Iranian Islamic Revolutionary Guard Corps (IRGC) commander Major General Hossein Salaami announced on Sunday that the country had drones with a range of 7,000 km. “They can fly, go home and land where they are intended,” General Salami said at the Baqiyatallah University of Medical Sciences in Tehran.
Iran has been used to using drones since the war with Iraq in the 1980s. However, in recent times Iranian-made drones have been used by Iranian proxies across the Middle East. Abqaiq-Khurais’ 2019 attack on Saudi Aramco facilities that crippled the country’s oil production capabilities for days – allegedly carried out by the Houthis the kingdom was at war with in Yemen – reportedly featured missiles and Iranian-made drones, Saudi Arabia later claimed.
While Iranian drones like the Shahed 129 are known to have a ferry range of less than 2,000 km with endurance of 24, the existence of a drone with a range of 7,000 km has yet to be known. confirmed by Iran. In May, the IRGC unveiled its armed drone Ghazzeh, touting a flight time of 2,000 km with the capacity to carry 13 bombs. However, in 2011, an American-made RQ-170 Sentinel was captured by Iranian forces, giving Iran access to sophisticated drone technology. Iran then displayed apparently reverse copies with its Shahed 171 Simorgh and Saegheh UAVS.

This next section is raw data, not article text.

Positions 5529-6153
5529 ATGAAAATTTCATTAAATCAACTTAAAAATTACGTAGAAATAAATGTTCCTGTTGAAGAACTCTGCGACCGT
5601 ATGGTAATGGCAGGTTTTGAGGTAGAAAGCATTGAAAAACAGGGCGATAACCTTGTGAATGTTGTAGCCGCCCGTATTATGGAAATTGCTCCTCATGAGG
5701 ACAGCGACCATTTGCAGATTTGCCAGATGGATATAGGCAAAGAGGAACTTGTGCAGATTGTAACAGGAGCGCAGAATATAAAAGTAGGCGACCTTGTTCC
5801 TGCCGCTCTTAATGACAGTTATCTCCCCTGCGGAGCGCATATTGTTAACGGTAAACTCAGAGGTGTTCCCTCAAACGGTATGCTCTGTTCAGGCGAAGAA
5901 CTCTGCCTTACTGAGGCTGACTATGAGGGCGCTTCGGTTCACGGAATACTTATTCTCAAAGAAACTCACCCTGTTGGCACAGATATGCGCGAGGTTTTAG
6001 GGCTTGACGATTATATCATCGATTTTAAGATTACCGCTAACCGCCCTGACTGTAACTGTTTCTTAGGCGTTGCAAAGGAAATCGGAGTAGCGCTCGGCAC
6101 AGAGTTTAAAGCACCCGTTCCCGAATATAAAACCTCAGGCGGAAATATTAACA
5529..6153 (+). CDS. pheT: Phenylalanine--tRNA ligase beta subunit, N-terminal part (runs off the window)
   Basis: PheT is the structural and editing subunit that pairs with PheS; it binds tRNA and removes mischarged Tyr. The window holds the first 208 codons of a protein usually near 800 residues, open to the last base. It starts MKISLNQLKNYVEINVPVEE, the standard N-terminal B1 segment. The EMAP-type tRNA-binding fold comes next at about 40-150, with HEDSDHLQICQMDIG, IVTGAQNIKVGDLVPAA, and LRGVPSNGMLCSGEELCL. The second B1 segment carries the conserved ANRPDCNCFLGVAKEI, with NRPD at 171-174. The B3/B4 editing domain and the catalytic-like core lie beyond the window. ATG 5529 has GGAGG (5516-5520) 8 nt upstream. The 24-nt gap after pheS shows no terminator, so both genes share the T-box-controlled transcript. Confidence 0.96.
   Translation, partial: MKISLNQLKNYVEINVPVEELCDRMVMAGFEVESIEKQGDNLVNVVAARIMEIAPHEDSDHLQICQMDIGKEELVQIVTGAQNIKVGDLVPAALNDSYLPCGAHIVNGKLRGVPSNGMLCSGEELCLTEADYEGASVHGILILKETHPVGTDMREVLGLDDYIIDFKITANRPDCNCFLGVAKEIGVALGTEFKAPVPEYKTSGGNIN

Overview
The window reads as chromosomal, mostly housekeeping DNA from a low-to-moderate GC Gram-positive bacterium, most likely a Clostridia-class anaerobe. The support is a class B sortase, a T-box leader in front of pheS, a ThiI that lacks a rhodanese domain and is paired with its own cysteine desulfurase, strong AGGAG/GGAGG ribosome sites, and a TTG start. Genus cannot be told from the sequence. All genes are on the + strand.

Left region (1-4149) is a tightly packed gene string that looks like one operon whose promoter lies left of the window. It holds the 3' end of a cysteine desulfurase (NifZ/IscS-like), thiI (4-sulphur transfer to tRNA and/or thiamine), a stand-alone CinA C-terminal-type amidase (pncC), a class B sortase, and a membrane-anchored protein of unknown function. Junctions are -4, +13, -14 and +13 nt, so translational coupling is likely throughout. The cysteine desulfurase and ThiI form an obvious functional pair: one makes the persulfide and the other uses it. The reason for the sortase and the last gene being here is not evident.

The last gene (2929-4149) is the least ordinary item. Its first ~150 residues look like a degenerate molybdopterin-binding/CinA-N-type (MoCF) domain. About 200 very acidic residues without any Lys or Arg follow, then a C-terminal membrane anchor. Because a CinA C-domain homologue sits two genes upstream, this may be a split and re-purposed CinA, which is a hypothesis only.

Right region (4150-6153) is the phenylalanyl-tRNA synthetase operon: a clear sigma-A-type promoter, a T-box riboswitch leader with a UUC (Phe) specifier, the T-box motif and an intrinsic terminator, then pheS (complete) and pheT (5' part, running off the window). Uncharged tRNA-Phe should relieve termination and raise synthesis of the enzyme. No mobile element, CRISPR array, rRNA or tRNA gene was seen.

Iran is known to have supplied drones to allied militias like Hezbollah in Lebanon and the Houthis in Yemen, including “kamikaze drones” designed to crash into their targets. According to a Reuters report, Iranian proxies like the Houthies manufacture their weapons locally using foreign expertise and parts smuggled from Iran. Drone attacks by Iranian-backed militias in Iraq have also increased, raising concern among US military officials. These fixed-wing drones fly low so as not to be picked up by defensive systems. These drone strikes recently targeted American installations.
The use of armed drones by proxies has grown increasingly in conflict zones around the world. India witnessed its first case on Sunday of an IED explosion that hit a military airport in Jammu and Kashmir.
In January, Iran unveiled a range of suicide drones that it said could hit targets up to 4,000 km away. Last year, the IRGC unveiled rapid attack boats equipped with Ababil-2 suicide drones that it has deployed in the Arabian Sea and the Persian Gulf.
Iran’s longtime enemy in the Middle East, Israel, is the world’s largest exporter of drones.